Highlights — 15 June 2019 — by Kory Leslie (freelance writer)
Addressing mental health in Belize

Recently, Belize has witnessed the devastating effects that can arise from not knowing how to address mental illness. Exposure to persons suffering from mental illness is not necessarily uncharted territory for Belizeans. A large majority of the homeless demographic have been known to display characteristics that are demonstrative of living with mental disabilities; however, the concern of Belizeans has been growing considerably in light of a series of tragic incidents.

Various media outlets have reported on the unfortunate incidents that have occurred within the past two weeks. Mental patient Colin Francis had been arrested and charged for attempted murder of Nurse Augustina Elijio at the Port Loyola Mental Health Daycare last Thursday – a charge for which he could not receive bail and was remanded despite his evident mental instability.

The following day saw an even more unsettling turn of events, as Francis became involved in an altercation with another mentally ill citizen, Nestor Vasquez, Jr., leading to Mr. Vasquez’s violent and untimely demise while both men were in police custody.

These heinous events truly depict how unequipped Belize is in the face of handling the mentally ill, leaving the society horrified, multiple families grieving and our justice system and police force scrutinized. It is hopeful that this will lead to the mobilizations of all government and non-government organizations who deal with mental health awareness, to illuminate our way forward as the nation takes on this challenge.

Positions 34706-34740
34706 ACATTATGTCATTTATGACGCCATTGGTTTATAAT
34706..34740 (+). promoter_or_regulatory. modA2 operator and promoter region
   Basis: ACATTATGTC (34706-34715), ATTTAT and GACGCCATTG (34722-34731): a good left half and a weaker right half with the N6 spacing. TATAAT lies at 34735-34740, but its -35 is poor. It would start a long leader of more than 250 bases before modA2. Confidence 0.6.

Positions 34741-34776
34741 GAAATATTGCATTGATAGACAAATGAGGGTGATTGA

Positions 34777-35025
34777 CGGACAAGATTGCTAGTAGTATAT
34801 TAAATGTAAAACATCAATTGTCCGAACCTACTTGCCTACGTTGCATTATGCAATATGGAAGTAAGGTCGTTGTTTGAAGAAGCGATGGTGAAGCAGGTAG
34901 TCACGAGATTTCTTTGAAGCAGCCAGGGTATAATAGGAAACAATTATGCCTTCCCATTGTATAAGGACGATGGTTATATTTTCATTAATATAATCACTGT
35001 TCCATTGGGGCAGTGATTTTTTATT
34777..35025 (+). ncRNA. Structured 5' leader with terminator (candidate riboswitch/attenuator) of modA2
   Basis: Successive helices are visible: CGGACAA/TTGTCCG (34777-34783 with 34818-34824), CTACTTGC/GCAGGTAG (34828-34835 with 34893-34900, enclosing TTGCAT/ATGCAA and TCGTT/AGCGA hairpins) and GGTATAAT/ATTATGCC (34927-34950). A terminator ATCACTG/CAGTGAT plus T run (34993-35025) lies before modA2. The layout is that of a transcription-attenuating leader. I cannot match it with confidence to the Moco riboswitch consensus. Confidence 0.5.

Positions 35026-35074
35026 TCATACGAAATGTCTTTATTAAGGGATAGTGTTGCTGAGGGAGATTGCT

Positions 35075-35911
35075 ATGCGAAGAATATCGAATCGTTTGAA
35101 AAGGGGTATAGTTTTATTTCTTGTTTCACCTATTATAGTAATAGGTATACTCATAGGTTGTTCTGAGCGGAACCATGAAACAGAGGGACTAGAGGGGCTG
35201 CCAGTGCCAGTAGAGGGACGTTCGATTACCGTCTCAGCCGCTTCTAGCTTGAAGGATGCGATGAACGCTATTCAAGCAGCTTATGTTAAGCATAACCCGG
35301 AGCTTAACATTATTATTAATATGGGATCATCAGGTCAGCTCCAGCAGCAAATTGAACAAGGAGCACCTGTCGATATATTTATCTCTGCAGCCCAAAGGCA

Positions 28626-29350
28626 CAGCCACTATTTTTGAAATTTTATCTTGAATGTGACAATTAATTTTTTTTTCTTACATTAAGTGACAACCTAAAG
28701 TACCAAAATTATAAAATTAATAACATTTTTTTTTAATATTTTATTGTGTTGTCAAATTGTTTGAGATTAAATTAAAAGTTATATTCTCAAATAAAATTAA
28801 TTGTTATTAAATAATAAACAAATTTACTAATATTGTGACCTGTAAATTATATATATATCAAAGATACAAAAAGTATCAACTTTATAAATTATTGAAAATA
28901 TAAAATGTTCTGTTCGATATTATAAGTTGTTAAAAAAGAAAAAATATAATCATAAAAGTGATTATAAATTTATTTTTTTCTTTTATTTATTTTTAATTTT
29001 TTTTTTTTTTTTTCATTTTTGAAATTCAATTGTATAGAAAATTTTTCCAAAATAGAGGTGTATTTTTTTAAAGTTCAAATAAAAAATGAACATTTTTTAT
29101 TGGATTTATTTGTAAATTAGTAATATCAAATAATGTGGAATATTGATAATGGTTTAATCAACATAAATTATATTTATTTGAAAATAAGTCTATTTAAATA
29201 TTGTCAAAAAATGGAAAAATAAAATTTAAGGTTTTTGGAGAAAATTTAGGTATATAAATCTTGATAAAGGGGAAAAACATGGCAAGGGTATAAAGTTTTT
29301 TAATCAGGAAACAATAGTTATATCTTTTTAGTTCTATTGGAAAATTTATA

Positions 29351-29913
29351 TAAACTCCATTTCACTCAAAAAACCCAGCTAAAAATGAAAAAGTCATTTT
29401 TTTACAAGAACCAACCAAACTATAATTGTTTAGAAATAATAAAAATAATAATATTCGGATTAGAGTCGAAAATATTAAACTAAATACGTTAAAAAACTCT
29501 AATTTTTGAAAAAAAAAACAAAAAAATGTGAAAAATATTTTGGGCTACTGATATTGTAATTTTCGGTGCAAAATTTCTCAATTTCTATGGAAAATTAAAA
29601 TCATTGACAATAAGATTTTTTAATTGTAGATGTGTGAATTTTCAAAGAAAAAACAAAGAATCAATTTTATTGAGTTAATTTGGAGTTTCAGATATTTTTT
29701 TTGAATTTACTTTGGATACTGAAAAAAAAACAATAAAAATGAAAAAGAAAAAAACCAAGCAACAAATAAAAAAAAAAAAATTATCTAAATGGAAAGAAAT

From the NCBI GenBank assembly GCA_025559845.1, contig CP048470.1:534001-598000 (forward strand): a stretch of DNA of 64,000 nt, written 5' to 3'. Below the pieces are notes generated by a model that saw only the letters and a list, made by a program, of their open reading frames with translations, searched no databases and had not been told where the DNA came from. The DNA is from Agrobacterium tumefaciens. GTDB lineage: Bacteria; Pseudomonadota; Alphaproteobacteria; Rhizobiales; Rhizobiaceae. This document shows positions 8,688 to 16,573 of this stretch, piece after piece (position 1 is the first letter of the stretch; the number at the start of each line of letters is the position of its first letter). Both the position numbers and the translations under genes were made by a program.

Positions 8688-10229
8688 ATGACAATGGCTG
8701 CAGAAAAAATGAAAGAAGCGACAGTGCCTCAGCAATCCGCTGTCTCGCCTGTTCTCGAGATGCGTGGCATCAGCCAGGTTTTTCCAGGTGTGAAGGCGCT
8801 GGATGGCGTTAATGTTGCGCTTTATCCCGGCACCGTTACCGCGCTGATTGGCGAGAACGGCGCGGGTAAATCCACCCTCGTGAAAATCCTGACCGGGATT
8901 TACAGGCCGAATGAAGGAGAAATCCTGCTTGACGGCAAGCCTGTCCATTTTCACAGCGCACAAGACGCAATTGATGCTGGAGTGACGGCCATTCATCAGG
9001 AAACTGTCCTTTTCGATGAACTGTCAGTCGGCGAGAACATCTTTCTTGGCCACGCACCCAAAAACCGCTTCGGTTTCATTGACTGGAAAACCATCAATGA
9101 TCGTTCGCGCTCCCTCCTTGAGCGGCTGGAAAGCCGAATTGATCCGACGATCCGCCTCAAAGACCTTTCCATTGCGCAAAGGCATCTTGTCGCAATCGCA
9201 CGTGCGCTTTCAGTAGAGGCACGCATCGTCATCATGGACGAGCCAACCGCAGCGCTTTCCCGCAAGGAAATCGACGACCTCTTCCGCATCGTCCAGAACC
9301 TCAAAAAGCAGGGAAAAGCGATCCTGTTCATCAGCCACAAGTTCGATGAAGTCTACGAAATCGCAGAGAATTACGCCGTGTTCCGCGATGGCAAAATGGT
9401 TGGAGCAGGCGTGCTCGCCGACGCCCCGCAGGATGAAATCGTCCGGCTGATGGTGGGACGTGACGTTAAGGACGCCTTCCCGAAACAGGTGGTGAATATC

On Tuesday, June 11, organizations such as UNICEF, The Ministry of Health and other partners convened at the Best Western Biltmore Hotel to discuss several projects that are under development to target assessing mental disorders properly in Belize’s youth and how to proceed with treatment.

Two initiatives will be carried out. Firstly, “The Measurement of Mental Health among Adolescents” is a tool that will be implemented to assess the mental health of youths from ages 10 to 19 years old.

This week a sample group of about 30 teens will participate in draft sessions that will help to develop this survey so that the evaluations can be culturally specific to persons living and growing up in Belize.

The majority of the evaluations are expected to take place during the SIB population census in 2020.

The second project, “How to help Adolescents thrive,” or HAT, will entail the conducting of focus groups with teens to gain an understanding of how they view mental health and mental wellness.

These projects will hopefully propel the country one step further towards the collective understanding of how to address mental illness as a country.

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